South: The Endurance Expedition - Penguin Modern Classics (Paperback)Ernest Shackleton (author)
Ernest Shackleton's own, pulsating account of the failed Trans-Antarctic Expedition which resulted in a desperate bid for both his survival and that of his men is one of the great, unputdownable narratives of polar exploration.
The Imperial Trans-Antarctic Expedition was perhaps the most ambitious, elaborate and confident of all the British attempts to master the South Pole. Like the others it ended in disaster, with the Endeavour first trapped and then crushed to pieces in the ice and its crew trapped in the Antarctic, seemingly doomed to a slow and horrible death.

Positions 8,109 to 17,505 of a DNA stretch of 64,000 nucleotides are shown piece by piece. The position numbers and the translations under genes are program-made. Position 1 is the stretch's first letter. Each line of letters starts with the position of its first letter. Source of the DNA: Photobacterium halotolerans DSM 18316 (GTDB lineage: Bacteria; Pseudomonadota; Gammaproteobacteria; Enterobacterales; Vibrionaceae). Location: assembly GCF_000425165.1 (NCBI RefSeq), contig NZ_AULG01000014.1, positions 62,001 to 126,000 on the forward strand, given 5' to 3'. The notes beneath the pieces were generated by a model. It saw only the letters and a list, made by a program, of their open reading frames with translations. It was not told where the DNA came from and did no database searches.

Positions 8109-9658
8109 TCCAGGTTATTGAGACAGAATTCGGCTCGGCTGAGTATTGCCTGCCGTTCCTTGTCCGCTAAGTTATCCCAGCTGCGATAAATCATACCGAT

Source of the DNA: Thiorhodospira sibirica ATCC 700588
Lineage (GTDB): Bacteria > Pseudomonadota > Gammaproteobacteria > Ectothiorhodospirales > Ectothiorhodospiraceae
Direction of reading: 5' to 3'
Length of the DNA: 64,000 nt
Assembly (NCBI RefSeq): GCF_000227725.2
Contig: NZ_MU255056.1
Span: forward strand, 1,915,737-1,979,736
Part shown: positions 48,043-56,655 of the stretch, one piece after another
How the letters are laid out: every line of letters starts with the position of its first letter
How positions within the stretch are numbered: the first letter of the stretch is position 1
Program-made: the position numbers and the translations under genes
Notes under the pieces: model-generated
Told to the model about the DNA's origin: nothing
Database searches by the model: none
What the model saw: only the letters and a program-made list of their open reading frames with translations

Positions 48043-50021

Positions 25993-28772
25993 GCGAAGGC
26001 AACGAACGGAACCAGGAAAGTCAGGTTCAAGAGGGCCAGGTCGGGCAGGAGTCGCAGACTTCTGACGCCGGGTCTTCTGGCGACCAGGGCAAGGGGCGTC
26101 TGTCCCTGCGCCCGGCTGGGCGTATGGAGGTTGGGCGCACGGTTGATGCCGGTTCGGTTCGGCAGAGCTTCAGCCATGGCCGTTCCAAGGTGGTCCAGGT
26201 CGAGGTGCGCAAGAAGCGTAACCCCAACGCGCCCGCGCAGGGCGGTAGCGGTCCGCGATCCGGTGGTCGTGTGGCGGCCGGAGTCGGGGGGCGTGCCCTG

In the face of extraordinary odds, Shackleton, the expedition's leader, decided on the only course that might just save them: a 700 nautical mile voyage in a small boat across the ferocious Southern Ocean in the forelorn hope of reaching the only human habitation within range: a small whaling station on the rugged, ice-sheeted island of South Georgia.
South tells the story both of the whole astonishing expedition and of Shackleton's journey to rescue his men - one of the greatest feats of navigation ever recorded.
Publisher: Penguin Books Ltd
Number of pages: 416
Weight: 316 g
Dimensions: 197 x 128 x 25 mm
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